Climate-smart tea gardens with UK help
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- Published 8.09.14
|A tea bush affected by the looper attack|
Guwahati, Sept. 7: Tea garden managers in Assam will soon be equipped with a decision support system which will help them plan for and adapt to climate-driven changes.
The system is being developed under a collaborative initiative called “Climate-smartening Assam’s tea plantation landscapes: defining socio-ecological ‘safe spaces’ for future sustainability”, between the University of Southampton (UK) and India’s Tea Research Association (TRA).
The UK-India Education Research Initiative and the department of science and technology, government of India, are funding the two-year project, which has just begun.
The project is being done in Assam, as it is one of most globally important tea-producing regions manufacturing high-end graded tea, which contributes around 17 per cent of the global tea production and produces more than 50 per cent of India’s total tea output annually.
“We are aiming to achieve a web-based decision support system which can be used by tea estate managers to assist them in planning and adapting to climate-driven changes. How we develop this system will largely depend on the results of our climate-yield analysis, so we know which variables are likely to have the highest impact on tea production. The research results will also ascertain the social values of tea within the Assam landscape,” Niladri Gupta, India-based principal investigator for the project and a scientist at the Tocklai Tea Research Institute, told The Telegraph.
“We all know that temperature, rainfall and humidity are some of the important variables which impact tea production. But the study will be able to tell which variable has the highest impact,” he added.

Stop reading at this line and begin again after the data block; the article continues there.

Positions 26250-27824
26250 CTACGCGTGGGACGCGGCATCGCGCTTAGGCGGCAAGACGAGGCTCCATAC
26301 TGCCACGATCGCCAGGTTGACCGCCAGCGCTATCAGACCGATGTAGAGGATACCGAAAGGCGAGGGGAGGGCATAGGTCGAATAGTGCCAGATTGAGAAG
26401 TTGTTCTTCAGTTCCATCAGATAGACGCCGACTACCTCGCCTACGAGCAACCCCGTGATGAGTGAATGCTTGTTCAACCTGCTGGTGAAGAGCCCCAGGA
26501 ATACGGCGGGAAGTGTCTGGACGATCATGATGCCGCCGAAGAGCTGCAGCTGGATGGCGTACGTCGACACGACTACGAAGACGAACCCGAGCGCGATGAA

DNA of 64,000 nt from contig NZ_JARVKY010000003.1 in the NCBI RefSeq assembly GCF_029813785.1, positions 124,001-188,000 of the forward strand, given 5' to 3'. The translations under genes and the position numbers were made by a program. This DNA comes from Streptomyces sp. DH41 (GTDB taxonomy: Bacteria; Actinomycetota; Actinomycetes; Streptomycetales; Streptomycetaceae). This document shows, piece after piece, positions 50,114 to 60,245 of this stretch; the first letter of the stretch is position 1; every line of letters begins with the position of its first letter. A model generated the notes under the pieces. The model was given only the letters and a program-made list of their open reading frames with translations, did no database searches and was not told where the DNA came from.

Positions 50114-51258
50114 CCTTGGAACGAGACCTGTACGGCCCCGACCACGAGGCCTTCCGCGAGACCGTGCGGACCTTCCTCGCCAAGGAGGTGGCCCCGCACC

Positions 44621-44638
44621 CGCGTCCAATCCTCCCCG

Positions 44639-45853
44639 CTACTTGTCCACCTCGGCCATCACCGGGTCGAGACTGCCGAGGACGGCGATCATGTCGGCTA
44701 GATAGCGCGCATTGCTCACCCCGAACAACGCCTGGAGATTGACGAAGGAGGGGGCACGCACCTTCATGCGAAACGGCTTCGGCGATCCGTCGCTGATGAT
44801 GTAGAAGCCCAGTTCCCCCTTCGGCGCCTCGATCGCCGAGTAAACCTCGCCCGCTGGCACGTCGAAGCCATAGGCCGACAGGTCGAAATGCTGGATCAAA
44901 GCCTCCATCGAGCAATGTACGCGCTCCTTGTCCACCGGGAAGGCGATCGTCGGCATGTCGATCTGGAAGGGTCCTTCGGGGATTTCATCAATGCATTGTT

Climate-smart agricultural practices and management approaches aim to ensure sustainable increase in productivity and income, enhance agro-ecosystem resilience to climatic change and mitigate agricultural contribution to climate change. Climate-smartening Assam’s tea plantation landscapes would deliver multiple simultaneous benefits to livelihood and the environment whilst developing resilience to uncertain and negative climate change impact.
Modelling studies indicate that tea yields in the Northeast are expected to decline by up to 40 per cent by 2050. As yield is directly associated with revenue, changing climate is likely to impact economic structures of those reliant on tea, particularly the small growers given their increased vulnerability to changes in the system.
According to the Tea Board of India, the July crop in Assam is down by 3.22 per cent compared to the same period last year owing to irregular rain in the preceding months. The crop was down significantly in the earlier months because of drought-like conditions but has improved after the rain.
In fact, the Intergovernmental Group on Tea under Food and Agriculture Organisation has said the possible fallouts of the climate change are already being witnessed and have increased management costs. The group’s meeting in Rome had recommended certain agronomic practices to battle climate change.
Gupta said this is the first time that climate change impact on livelihood of workers will be ascertained and there will be stakeholder workshops under the project.
The Assam tea industry has five lakh permanent workers and an equal number of temporary workers.
The project note says that through looking at the role of tea landscapes in livelihood, it will be possible to determine whether centuries of tea production in Assam can provide evidence to support the crop as ecologically resilient and the most suitable crop to reduce vulnerability and develop social resiliency within the state. “Such research is essential to ensure continuing sustainable practice in Assam and transfer best-practice strategies to new-world commercial and small-holder tea ventures,” it said.